Hedy worked with composer George Antheil and together they patented what was referred to as the "Secret Communication System." The idea of this creation was originally meant to block signals from radio-controlled missiles during World War II. This involved changing radio frequencies in order to prevent enemies from being able to detect the messages being administered. Although at the time this idea was not feasible, after several changes were made Hedy's invention became a very important contribution to both the military and the cell phone industry.
Katy Scanio's comment, March 11, 2014 8:52 AM
^used to engineer network connections such as bluetooth and Wifi.
Scooped by Katy Scanio
Scoop.it!

The Future Engineer | Raise The Bar

The Future Engineer | Raise The Bar | Aspect 2: Women in the Field of Electrical Engineering | Scoop.it
Katy Scanio's insight:

Aspect 3: The Future of Engineering

more...
Katy Scanio's comment, April 3, 2014 6:47 PM
^..with fewer professional engineers working on projects.
Katy Scanio's comment, April 3, 2014 6:56 PM
With the ever changing and improving world of technology, jobs for electrical engineers are decreasing as technology takes over; eventually, routine engineering tasks for future projects will not require professional engineers. Such work will able to be performed perfectly well but unlicensed individuals who are simply taught how to maneuver technology advancements designed to accomplish those very "routine" tasks.
Katy Scanio's comment, April 4, 2014 7:48 AM
There are a multitude of difficult problems that future engineers will need to learn efficient ways to solve. As reported from over 40 countries, some of the major problems that will need solutions in the future of engineering are; providing access to clean water, reverse-engineering the brain, enhancing virtual reality, and securing cyberspace. (Among 10 other listed as the most prominent engineering issues that will eventually arise).
Scooped by Katy Scanio
Scoop.it!

What women love about their engineering jobs : TARGETjobs

What women love about their engineering jobs : TARGETjobs | Aspect 2: Women in the Field of Electrical Engineering | Scoop.it
more...
Katy Scanio's comment, March 12, 2014 10:01 PM
When asked what it is like to be in the minority in the workforce of engineers, women responded with:
Katy Scanio's comment, March 12, 2014 10:03 PM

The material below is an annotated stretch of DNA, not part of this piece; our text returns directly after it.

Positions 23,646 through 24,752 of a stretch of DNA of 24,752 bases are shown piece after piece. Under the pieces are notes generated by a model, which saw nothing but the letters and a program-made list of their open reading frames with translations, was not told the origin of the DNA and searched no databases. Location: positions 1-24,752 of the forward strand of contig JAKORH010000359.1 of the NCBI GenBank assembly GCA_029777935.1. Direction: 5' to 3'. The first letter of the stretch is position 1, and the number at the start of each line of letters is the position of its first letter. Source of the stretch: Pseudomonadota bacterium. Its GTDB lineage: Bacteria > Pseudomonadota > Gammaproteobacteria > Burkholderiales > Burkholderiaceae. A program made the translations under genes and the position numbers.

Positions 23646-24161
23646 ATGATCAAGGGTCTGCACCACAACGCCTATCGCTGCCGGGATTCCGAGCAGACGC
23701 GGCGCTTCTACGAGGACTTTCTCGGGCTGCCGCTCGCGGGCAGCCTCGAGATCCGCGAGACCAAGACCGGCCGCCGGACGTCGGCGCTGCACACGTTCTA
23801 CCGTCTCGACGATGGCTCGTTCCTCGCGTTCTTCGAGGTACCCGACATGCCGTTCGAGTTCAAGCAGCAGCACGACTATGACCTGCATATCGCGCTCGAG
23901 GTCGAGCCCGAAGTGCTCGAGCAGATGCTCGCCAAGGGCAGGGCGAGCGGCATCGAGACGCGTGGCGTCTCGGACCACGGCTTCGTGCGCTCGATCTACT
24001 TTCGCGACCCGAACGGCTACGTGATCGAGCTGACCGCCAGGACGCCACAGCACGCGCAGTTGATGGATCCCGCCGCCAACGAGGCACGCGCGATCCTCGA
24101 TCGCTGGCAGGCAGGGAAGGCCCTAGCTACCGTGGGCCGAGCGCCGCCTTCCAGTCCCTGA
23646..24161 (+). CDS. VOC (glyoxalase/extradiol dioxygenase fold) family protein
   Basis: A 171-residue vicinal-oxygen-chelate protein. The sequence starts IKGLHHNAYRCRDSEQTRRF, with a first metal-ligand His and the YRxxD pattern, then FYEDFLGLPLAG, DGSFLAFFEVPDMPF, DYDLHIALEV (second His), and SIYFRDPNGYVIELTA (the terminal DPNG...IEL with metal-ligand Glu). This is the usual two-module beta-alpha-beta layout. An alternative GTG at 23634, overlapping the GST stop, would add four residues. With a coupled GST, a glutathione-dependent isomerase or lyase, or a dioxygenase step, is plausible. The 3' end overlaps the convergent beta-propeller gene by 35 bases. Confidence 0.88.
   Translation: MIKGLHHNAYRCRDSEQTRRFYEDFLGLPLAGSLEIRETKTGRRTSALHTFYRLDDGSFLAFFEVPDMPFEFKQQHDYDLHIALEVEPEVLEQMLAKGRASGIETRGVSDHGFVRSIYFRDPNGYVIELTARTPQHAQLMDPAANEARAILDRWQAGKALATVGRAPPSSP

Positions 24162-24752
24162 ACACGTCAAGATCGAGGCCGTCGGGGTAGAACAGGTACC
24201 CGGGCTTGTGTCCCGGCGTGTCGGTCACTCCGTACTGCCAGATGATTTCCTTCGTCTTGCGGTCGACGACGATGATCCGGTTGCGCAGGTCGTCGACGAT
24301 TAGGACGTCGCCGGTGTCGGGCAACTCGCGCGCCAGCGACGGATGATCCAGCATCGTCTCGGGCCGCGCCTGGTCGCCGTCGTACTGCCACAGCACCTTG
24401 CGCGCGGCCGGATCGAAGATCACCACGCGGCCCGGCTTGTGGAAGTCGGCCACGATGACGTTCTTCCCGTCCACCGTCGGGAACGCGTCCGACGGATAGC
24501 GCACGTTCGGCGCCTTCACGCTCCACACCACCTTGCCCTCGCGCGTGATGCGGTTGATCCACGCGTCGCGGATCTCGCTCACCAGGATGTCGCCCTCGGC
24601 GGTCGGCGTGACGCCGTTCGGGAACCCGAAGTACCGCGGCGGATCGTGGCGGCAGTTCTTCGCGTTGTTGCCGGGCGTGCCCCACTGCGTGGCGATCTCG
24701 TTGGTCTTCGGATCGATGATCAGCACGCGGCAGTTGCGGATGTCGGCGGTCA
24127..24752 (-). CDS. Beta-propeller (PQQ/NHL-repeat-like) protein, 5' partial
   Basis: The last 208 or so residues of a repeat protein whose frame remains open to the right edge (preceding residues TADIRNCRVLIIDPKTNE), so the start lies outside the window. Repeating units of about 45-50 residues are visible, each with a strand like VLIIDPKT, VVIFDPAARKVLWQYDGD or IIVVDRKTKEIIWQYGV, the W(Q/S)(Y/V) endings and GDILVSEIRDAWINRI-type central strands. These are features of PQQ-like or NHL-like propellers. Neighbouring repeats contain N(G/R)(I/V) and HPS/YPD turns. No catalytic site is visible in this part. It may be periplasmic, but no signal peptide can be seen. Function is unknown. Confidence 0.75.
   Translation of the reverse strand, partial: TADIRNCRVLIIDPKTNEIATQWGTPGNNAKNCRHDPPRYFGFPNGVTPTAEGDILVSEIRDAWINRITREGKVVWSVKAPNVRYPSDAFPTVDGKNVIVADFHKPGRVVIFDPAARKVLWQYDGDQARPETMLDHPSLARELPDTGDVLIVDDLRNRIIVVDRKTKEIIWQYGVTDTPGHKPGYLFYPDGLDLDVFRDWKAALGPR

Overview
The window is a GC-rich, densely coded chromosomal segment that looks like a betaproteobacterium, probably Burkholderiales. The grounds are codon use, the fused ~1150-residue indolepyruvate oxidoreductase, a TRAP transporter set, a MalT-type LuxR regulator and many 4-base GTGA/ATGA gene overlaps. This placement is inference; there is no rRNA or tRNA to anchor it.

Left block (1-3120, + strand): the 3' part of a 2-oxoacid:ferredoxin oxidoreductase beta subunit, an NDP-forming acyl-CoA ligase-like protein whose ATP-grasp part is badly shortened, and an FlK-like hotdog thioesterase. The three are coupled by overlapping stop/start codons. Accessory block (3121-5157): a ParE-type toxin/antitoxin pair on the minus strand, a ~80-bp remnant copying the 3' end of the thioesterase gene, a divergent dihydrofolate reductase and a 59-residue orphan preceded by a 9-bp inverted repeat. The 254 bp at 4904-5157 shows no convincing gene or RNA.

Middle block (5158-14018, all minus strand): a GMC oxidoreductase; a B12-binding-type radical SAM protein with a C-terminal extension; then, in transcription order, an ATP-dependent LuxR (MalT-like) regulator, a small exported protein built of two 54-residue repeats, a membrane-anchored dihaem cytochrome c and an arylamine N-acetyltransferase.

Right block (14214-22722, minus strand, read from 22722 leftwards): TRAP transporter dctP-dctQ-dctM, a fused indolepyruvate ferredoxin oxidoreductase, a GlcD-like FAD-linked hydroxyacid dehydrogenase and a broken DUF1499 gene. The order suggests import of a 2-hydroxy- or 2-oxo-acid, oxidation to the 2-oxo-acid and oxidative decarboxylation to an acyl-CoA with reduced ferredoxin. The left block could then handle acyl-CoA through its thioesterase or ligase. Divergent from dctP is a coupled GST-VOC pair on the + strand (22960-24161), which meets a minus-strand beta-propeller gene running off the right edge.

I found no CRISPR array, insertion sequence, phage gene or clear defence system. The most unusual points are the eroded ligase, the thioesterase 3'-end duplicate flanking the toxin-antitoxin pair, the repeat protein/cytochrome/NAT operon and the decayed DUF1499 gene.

^ ''I have more male colleagues than women but it is certainly not a completely male-dominated environment. I have never had any issues with men taking me less seriously because of my sex. As long as you present yourself professionally there can be advantages: people are more likely to remember you for being a minority and often respect that it is harder for women to reach a management level so realize that you must be good at what you do.
Katy Scanio's comment, March 13, 2014 9:36 PM
Nowadays engineering companies are enforcing female support networks, such as; networking groups and mentoring initiatives. If such support systems are not in place, there are numerous external networks that make it their goal to put you in touch with female engineers from other organizations in an effort to increase the number of women in the field of engineering.
Scooped by Katy Scanio
Scoop.it!

Women in Electrical Engineering: One Mentor can Have a Big Impact | Stanford Knowledgebase

STANFORD UNIVERSITY — Female students make up 20 percent of engineering undergraduates, but 55 percent of all undergraduates. According to the National
more...
Katy Scanio's comment, March 11, 2014 8:43 AM
Although the numbers are small, they are increasing and women entering the field of engineering is becoming a lot more prevalent. Females make up 55 percent of all undergraduates, but 20 percent of engineering undergraduates. Women occupy 11 percent of jobs in the field of engineering, but compromise 46 percent of the total workforce according to the National Science Foundation. Robert Gray, who is an advocate for women engineers has been fighting those small statistics; he has mentored more than 50 PhD candidates-15 of them women who have gone on to successfully pursue engineering careers.
Katy Scanio's comment, March 11, 2014 8:46 AM
“The number isn’t that high, but even a small impact is a big percentage,” says Gray. “Word got around. After there was one happy, successful woman in the group, it was a magnet to others. You can feel as though you are representing your whole gender because there are currently very few women."